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New immigration system will award more points for language, fewer for work abroad

posted Aug 19, 2012, 1:44 PM by Milorad Borota   [ updated Aug 19, 2012, 1:45 PM ]
Published on Saturday August 18, 2012 Nicholas Keung Immigration Reporter Toronto Star

Ottawa is revamping the point grid it has used for the past 10 years to judge skilled-immigrant applications. The proposed revisions, to go into effect next January, will put more emphasis on language skills and professional credentials equivalent to Canada’s — while de-emphasizing work experience abroad.

This would be the first major overhaul of the immigration point grid system since 2002, when the Liberal government of the day lowered the passing mark and jiggled minor point allocations.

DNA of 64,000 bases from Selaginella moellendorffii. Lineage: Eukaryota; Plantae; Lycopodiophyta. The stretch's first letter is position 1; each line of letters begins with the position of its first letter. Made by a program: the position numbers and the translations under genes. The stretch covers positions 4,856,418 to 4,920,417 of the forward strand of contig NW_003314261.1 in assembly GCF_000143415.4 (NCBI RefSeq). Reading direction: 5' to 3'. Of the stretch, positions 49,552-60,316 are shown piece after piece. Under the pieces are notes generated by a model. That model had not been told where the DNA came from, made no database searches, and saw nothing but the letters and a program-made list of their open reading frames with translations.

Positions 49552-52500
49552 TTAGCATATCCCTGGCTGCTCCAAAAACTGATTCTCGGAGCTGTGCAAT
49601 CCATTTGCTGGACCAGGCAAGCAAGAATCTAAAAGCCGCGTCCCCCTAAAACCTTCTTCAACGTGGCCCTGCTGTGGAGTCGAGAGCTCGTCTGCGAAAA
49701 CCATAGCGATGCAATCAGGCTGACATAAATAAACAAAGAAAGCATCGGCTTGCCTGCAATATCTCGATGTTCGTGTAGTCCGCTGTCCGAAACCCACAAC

Under amendments to the federal skilled-worker program published Friday, language proficiency — a strong indicator of how well new immigrants do economically — will become the most important factor in whether applicants are approved, worth a maximum of 28 points, up from 24.

The total “passing” mark will remain at 67, but the revised grid will favour younger immigrants by awarding a maximum of 12 points for applicants in the 18-35 age bracket. Applicants over 46 would get 0 points.

Citizenship and Immigration Canada is also proposing to reduce the total number of points given for work experience from 21 to 15, and increase the years of experience required to achieve full points from four years to six.

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